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Algorithms, Part II

Coursera · Princeton University · 3 HN comments

HN Academy has aggregated all Hacker News stories and comments that mention Coursera's "Algorithms, Part II" from Princeton University.
Course Description

This course covers the essential information that every serious programmer needs to know about algorithms and data structures, with emphasis on applications and scientific performance analysis of Java implementations. Part I covers elementary data structures, sorting, and searching algorithms. Part II focuses on graph- and string-processing algorithms.

All the features of this course are available for free. It does not offer a certificate upon completion.

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This course is offered by Princeton University on the Coursera platform.
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Hacker News Stories and Comments

All the comments and stories posted to Hacker News that reference this url.
I like Algorithms by Robert Sedgewick. It's a great book. He also has free online courses based on the books that are of excellent quality:



There's a website for the book as well, that has code that is well organized and commented.

Unfortunately excellent books like "Programming Pearls" have code examples that use weird naming conventions that just make me just want to punch the wall.

For competitive programming and interviews, Antti Laaksonen's books are fantastic:

I’ve heard that Part 1 of the algorithms course is sufficient for new grad interviews. Can you verify?
I got an interview that involved part 2 (substring search), which I solved using KMP.
senior interview or new grad?
Phone interview for a senior role, not onsite.
> I’ve heard that Part 1 of the algorithms course is sufficient for new grad interviews
It sounds like you got hazed.

I still don’t understand why these software interviews do this. Especially when the work in question, is derivative, and mostly just reformulating other ideas and libraries.

It’s like, how often are you going to have to reinvent your own Red Black Binary Search Tree to solve some obscure business problem? Most of the time, the business doesn’t give a damn. Just throw your data into a database, and be done with it. Then use some queries to filter through your data, and get the data you need to solve the problem at hand.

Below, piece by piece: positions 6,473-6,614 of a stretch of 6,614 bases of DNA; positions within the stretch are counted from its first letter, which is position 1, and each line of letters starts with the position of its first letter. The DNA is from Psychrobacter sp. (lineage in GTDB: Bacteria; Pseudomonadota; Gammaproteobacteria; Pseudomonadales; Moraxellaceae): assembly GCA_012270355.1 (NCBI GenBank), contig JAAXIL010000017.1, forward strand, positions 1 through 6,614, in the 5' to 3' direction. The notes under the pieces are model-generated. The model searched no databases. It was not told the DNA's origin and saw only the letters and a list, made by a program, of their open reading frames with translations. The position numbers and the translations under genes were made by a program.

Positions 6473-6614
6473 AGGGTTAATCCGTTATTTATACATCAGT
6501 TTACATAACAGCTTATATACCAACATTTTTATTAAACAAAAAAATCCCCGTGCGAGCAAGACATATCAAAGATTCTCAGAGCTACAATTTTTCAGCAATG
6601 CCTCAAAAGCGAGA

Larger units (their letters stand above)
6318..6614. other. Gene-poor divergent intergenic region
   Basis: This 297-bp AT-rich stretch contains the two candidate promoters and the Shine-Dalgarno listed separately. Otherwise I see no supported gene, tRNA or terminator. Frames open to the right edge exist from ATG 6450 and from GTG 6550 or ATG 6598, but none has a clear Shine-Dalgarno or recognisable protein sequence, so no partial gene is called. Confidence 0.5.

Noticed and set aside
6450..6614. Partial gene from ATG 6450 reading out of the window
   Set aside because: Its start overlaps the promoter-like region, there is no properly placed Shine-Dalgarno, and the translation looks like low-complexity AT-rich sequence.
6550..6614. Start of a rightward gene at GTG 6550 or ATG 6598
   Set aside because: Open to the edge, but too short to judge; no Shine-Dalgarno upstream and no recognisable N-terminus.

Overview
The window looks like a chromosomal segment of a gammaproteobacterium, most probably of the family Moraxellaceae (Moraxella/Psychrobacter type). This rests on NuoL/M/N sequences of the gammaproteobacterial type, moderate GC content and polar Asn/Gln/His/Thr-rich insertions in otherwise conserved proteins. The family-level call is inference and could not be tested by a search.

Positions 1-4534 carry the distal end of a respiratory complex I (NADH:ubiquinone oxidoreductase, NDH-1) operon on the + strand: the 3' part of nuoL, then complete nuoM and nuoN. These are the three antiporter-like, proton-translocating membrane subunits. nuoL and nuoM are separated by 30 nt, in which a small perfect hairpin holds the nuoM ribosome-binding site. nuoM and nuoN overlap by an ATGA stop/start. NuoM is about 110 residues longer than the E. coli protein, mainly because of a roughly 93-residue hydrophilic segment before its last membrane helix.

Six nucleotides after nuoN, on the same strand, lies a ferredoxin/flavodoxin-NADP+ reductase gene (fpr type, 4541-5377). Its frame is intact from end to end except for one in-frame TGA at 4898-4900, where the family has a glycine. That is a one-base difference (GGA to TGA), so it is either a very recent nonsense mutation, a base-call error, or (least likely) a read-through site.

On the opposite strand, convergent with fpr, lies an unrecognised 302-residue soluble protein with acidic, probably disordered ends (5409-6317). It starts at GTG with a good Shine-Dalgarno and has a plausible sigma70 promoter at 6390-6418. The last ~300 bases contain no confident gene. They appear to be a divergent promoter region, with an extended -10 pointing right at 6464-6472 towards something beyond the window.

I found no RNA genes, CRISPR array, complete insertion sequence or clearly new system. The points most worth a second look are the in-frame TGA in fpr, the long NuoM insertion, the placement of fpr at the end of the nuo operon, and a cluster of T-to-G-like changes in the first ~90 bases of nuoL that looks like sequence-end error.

And usually, by looking at someone’s code style, you know how good they really are. You can determine, if (1) they are at a hackerish level and their code has bugs and occasionally breaks, or (2) if their code is really solid software engineering level quality that’s airtight and can survive anything you throw at it.

I prefer these interviews rather than take-home projects, which usually take longer and can be cheated.

A company once sent me a really long take home exercise that took like 3 full days to implement to completion. I said: no thanks, and in the same 3 days I had multiple interviews and even got an offer.

> I wonder if there are similar courses on CS algorithms for people who didn't study CS in college.

This might be a bit more challenging and less hand holding than the nand2tetris course but if you are up for it, why not go with the best? Sedgewick Algorithm book has been one of the standard algorithm books in universities for a long time.

Question: Why not CLRS instead of Sedgewick's book/course?
Focusing on a limited set of resources in a way that exercises your problem-solving skills would be the key. Here is one plan:

1) Select a category such as "stacks and queues" from the Cracking coding interview (CCI) book and read all the questions. This will give you a sense of the type of questions being asked.

2) Sign up for the algorithms 1 and 2 courses (, in the audit mode(free). Pick the correct modules such as "stacks" and "queues" and watch all the videos.

3) Come back to the questions in the book CCI and try to solve the problems yourself. If you get stuck, look at the solutions for hints but still try to do them yourself.

4) Do the same for all major topics such as strings, linked lists, recursion etc.

Unfortunately, you are not going to remember all of you've learned. You need spaced-repetition so repeat the above method 2-3 times for each topic.

Once you have the foundation, you will be able to tackle the harder questions that you may find somewhere else or in the interview.

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